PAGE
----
Friday, July 25, 2008

Routine Surgery is Not Always Routine.

Even though my human partner is a vet, she does not like doing surgery on her own animals. I have heard that this is true for human doctors, too--not wanting to practice on their own family. Anyway, my person took me to the veterinary hospital where she works, to have a spay and a gastropexy. I knew what it meant to be spayed, but I had never heard of a gastropexy, so I kept my ears open while my partner was telling her husband what it was. She explained that it is a procedure that is done to "tack" the stomach to the body wall, to prevent that really dangerous situation where the stomach fills with air and then twists--called gastric dilatation with volvulus, or GDV, for short. (See these two previous posts: and A gastropexy is "standard procedure" after repositioning the stomach during GDV surgery. As she said, it is much better to do this as an elective procedure than in an emergency, when a dog is in critical condition. So..... I was taken in for "routine surgery." My two humans took this opportunity for a trip out of town for a few days, figuring that I was going to have to be separated from them anyway.

Little did they know that my surgery was going to be anything but routine. Here's the story, as I experienced it. Any gaps in my memory were filled in by hearing my two humans discuss everything later, when I turned out to be fine. Apparently, the surgery had gone fine and I was soon back in a recovery cage, getting intravenous fluids and morphine. At some point, someone saw that I was bleeding more from my incision more than I should be and that my gums looked a little pale. My blood pressure was also too low. Someone checked my hematocrit (red blood cell percent) and saw that it had dropped. My surgeon got worried that I was bleeding somewhere and took me back to surgery. Apparently, he saw a disturbing amount of blood in my abdomen, most likely related to the spay procedure, but no obvious "bleeders." The gastropexy site was not bleeding at all. They ran some blood clotting tests and, even though my clotting times were normal, my blood platelets were a little lower than normal. Platelets form the initial plug on which a blood clot attaches. Anyway, my condition was stable overnight and during the next day, but by that night, my blood count had dropped little lower, so they gave me a blood transfusion. The other complication that was occuring at this time was a type of heart arrhythmia called "accelerated idioventricular rhythm," that occurs rather commonly after an episode of hypotension (low blood pressure). It resembles a string of premature beats called VPC's (or PVC's), but is actually not serious unless the heart rate is extremely fast. Nevertheless, it concerned my surgeon enough that I was put on a continuous IV infusion of antiarrhythmic medication. I gather that everyone was very worried about me, but I didn't know this until later. I was getting pain medicine, so I was pretty happy. I just slept a lot and waited for my people to come back to get me.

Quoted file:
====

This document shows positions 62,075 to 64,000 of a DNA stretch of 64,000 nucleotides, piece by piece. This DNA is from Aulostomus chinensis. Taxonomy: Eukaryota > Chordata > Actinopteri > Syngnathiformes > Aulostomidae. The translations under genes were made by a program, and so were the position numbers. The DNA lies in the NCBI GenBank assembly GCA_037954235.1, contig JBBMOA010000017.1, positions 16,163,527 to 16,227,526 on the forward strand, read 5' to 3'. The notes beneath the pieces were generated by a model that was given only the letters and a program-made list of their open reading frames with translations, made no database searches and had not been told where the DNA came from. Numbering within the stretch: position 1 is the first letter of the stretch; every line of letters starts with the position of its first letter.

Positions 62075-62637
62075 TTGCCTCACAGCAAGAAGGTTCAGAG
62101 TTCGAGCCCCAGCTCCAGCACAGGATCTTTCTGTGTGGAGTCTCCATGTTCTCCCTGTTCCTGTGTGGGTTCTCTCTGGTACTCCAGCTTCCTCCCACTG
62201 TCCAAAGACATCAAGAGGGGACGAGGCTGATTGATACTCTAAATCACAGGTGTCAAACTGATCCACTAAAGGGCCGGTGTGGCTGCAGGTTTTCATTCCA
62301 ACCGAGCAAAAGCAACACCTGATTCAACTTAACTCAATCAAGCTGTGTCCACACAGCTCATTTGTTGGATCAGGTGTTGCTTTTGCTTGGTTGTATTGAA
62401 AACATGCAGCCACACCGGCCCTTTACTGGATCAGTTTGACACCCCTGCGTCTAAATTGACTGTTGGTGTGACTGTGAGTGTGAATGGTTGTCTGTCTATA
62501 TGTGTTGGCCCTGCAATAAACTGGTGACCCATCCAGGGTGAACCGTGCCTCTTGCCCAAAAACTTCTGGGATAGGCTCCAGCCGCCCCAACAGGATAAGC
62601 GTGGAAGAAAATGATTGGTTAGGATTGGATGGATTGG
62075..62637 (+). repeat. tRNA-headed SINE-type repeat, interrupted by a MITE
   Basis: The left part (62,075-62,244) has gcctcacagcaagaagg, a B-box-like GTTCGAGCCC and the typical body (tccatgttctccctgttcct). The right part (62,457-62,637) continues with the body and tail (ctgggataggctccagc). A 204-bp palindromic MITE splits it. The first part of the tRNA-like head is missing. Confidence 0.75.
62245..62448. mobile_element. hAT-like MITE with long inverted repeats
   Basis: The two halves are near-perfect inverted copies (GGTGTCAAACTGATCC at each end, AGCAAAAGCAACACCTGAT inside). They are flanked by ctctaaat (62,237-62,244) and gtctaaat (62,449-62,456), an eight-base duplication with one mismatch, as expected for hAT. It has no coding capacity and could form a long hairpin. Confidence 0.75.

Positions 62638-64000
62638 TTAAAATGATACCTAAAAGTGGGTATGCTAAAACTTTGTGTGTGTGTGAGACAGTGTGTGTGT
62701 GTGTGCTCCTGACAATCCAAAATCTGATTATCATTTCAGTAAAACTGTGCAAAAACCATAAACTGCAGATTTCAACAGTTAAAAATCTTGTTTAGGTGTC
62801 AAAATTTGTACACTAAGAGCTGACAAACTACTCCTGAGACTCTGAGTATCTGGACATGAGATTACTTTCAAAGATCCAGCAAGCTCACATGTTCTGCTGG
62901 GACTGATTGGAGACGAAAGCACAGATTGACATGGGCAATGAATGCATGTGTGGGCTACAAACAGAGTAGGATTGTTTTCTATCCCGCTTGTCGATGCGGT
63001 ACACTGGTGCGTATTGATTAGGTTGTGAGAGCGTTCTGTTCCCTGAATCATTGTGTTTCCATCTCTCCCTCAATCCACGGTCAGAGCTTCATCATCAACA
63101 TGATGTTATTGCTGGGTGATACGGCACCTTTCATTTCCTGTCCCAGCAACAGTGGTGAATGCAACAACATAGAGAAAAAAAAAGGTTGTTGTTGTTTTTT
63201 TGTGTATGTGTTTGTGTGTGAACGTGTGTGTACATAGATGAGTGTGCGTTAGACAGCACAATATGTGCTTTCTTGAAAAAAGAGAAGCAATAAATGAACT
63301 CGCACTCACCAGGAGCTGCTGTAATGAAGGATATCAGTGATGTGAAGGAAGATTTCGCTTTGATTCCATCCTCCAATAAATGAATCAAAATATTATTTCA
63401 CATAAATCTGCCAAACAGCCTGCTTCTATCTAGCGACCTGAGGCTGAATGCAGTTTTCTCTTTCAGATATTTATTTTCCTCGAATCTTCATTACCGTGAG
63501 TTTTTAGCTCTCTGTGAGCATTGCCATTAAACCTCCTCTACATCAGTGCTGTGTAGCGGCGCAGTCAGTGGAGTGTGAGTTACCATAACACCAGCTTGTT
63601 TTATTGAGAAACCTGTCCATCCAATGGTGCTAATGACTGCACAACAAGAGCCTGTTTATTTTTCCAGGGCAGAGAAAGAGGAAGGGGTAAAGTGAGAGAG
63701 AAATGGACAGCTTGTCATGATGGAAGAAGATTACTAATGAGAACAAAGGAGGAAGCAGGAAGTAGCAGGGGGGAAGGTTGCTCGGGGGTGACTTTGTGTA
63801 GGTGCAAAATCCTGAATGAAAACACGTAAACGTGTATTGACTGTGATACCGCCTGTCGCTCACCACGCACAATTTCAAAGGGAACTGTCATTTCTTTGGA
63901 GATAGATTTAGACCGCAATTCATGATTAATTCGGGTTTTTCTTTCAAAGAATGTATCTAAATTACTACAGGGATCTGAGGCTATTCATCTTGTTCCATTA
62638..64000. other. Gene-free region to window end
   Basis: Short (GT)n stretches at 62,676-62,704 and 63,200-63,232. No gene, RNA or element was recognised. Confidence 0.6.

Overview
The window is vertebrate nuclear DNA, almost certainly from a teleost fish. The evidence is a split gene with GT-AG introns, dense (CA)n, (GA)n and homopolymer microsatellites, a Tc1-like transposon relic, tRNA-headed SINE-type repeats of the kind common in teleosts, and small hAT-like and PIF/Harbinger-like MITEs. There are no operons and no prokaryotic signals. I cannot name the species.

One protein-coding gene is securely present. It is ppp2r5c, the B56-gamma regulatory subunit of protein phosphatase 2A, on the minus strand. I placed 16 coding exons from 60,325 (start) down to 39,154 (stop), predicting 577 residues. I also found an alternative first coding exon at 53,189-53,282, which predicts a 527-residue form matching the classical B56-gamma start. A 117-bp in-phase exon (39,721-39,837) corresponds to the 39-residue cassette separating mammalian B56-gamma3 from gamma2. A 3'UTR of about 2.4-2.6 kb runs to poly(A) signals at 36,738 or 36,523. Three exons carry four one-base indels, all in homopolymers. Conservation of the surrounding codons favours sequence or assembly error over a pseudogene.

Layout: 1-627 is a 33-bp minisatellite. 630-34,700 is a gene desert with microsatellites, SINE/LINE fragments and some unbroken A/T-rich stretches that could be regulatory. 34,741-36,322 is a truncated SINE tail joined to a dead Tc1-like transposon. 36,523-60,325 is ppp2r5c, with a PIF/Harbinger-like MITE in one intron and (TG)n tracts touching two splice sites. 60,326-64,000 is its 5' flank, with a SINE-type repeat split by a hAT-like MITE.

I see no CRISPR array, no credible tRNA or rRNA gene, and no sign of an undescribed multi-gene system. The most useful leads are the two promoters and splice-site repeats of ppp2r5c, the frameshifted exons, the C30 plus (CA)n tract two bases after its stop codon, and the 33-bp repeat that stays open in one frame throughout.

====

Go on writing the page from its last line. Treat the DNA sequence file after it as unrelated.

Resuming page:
They finally came back and all was right with the world again. There was one more blood test they were waiting for, to see if my platelets had a defect caused by something called von Willbrand's Disease. The next week, when that test came back normal, my partner did some other test that involved pricking the inside of my lip with something, to see how long it took to stop bleeding. I guess that was normal, too, because after that, everyone had decided that there was nothing wrong with my platelets. I overheard my partner talking with one of the other doctors. Both seemed to agree that the "routine spay" on a large breed, mature female dog (which I guess I am) was sometimes anything but routine.
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Oh, yeah........ In case anyone is wondering---I'm fine now.

Friday, July 4, 2008

My Baby Sister

Remember those little puppies I showed you a few months ago? Here's the one my breeder-mom kept. Her name is Melody. I am so proud. . . . . . .

My Favorite Facebook Page! I am SUCH a Fan (I'm also their mascot!)

I try not to discriminate against a species that is "less fortunate" than mine.